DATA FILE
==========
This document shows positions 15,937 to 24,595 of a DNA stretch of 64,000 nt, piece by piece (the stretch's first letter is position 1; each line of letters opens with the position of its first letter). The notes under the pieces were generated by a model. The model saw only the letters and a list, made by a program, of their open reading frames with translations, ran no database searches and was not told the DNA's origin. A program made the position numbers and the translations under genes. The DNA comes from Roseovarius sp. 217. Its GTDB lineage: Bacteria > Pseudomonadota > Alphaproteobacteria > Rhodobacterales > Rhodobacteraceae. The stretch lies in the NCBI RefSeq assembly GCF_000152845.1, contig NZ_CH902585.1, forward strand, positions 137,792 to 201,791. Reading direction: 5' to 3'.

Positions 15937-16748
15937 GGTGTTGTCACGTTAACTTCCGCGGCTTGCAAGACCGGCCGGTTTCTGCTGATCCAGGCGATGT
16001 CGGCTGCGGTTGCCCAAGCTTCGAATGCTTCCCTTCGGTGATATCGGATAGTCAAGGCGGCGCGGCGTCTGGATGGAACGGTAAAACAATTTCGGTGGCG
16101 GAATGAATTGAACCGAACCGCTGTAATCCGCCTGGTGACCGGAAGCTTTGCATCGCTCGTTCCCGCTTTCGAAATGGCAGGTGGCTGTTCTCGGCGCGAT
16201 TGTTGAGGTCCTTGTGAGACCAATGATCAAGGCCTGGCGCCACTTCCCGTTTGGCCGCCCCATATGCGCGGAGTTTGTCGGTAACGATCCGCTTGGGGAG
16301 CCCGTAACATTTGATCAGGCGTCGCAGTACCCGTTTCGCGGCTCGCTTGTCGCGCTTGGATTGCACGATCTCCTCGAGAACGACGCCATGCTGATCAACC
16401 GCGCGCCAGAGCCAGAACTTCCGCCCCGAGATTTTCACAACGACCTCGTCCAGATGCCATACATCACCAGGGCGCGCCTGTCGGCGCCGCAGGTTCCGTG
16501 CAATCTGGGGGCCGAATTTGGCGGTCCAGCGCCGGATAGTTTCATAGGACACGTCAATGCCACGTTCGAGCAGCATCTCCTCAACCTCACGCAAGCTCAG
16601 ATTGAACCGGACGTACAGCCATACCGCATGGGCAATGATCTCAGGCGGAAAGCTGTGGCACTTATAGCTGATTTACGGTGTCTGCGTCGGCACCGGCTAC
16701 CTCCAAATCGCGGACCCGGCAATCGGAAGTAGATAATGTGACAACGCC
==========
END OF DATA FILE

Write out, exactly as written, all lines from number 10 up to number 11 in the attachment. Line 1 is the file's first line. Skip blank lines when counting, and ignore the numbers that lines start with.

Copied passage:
16601 ATTGAACCGGACGTACAGCCATACCGCATGGGCAATGATCTCAGGCGGAAAGCTGTGGCACTTATAGCTGATTTACGGTGTCTGCGTCGGCACCGGCTAC
16701 CTCCAAATCGCGGACCCGGCAATCGGAAGTAGATAATGTGACAACGCC